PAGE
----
Thankfully the game has a heap of enemies for you to unload your lead into. You start off killing small creatures, Grunts, no big threat to your fire power and are fine for target practice. As you venture deeper, more vile creatures creep out and try to kill you. The Knight and the Scrag are the weakest, while the Death Knight and the Ogre pose more threat and are not to be taken lightly. As for the stronger foes, there are the Fiend and the Shambler, whose sharp deadly claws could tear you apart in seconds and are a top priority to kill. The main antagonist of the game however is not so posing, tho surrounded by his minions, Shub-Niggurath is a rather easy final boss, one of the negative aspects of the rushed development in order to reach the schedule.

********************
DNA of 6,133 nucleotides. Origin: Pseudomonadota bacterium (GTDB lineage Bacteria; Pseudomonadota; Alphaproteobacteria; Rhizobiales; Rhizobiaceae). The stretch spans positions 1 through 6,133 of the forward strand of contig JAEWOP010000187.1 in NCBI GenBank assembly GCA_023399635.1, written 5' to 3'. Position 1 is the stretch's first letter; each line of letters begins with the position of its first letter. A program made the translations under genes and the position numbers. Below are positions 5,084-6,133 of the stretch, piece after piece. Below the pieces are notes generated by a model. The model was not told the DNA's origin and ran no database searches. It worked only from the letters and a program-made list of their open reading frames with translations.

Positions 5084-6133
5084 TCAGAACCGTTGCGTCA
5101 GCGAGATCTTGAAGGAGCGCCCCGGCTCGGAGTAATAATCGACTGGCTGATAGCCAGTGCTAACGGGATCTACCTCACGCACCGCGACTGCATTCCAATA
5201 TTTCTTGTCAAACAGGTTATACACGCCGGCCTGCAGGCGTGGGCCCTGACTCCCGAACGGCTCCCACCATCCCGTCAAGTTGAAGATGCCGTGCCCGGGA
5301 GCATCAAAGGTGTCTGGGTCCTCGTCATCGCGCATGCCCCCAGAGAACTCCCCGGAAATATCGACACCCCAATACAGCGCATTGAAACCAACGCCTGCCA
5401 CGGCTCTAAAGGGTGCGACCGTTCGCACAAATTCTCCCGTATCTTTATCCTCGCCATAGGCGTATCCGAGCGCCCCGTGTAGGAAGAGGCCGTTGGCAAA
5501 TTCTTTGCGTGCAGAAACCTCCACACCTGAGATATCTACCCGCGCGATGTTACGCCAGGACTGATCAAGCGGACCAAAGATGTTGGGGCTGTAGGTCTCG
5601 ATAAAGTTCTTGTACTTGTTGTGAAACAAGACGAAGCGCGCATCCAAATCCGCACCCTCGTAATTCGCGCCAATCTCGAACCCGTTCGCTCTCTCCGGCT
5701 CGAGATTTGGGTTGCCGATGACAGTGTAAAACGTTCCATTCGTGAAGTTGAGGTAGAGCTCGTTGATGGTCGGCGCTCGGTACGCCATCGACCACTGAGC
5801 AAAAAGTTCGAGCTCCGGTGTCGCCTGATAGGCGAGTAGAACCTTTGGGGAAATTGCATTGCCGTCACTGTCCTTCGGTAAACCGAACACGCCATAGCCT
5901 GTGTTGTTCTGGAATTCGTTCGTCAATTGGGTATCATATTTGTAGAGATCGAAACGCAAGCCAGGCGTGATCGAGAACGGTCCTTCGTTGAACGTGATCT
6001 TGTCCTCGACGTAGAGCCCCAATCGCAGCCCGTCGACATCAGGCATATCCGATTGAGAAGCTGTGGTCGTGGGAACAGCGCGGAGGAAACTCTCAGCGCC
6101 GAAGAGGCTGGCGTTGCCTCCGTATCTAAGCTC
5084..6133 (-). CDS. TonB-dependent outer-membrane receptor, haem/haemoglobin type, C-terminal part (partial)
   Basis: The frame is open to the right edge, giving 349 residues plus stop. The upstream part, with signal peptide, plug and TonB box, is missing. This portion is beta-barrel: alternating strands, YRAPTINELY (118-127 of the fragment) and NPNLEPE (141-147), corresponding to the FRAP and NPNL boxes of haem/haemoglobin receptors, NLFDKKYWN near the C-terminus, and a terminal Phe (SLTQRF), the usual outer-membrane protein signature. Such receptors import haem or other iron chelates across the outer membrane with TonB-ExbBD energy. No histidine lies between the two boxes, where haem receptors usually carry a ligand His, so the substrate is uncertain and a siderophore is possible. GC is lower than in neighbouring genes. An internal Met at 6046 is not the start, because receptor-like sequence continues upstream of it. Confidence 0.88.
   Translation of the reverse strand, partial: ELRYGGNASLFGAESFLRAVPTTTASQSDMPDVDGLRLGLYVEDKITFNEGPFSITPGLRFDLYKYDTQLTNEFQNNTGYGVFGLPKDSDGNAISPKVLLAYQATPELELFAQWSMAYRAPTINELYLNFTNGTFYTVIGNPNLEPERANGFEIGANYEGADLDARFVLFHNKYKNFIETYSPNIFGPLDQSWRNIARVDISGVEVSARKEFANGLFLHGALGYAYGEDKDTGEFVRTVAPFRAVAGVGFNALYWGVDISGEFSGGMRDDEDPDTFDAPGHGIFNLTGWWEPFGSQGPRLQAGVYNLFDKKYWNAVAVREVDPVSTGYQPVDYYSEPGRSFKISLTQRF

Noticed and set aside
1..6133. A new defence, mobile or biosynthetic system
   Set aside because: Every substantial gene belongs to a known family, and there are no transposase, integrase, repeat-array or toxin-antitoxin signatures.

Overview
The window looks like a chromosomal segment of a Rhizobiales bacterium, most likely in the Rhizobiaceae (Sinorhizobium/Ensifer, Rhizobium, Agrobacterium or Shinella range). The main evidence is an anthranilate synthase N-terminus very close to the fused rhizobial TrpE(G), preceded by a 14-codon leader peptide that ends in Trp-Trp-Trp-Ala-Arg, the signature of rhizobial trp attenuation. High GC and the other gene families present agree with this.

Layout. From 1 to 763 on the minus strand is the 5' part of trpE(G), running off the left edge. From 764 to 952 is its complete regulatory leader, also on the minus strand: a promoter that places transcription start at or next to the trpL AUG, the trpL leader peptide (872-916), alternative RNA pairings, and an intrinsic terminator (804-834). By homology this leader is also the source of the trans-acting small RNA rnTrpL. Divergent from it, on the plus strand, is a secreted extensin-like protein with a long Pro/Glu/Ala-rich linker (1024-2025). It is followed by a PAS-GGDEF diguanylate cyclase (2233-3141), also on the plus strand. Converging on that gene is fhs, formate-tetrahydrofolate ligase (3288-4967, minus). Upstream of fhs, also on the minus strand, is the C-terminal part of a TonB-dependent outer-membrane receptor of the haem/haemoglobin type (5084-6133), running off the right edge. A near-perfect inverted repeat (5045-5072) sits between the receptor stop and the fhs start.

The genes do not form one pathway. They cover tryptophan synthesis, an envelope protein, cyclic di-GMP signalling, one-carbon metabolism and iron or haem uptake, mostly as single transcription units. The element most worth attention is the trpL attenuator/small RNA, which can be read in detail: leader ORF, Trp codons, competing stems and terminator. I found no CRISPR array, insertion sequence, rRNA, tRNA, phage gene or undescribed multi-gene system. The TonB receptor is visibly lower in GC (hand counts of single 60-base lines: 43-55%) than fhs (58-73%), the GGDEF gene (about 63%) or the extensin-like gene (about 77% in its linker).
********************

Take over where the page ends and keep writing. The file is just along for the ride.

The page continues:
While its singleplayer is interesting, it’s the multiplayer where the game shines. Massive PvP arenas, for lovers of Deathmatches and Capture the Flag mods. It’s also worth mentioning that Carmack gave a small present to the modding community by making Quake’s engine accessible to all hacker and innovators, thus it was noticed even by Valve as they were making Half-Life. Soon all kinds of new multiplayer and singleplayer maps and mods were added to the mix, with more innovations, enemies and plots, that enriched the game. As for the Quake Engine, the platform that was used to build the game, it was used for some future games from other developers, and the roots from today’s massive FPS shooters could be traced back to this specific game. A small piece of brilliance, but my oh my, what a piece of brilliance.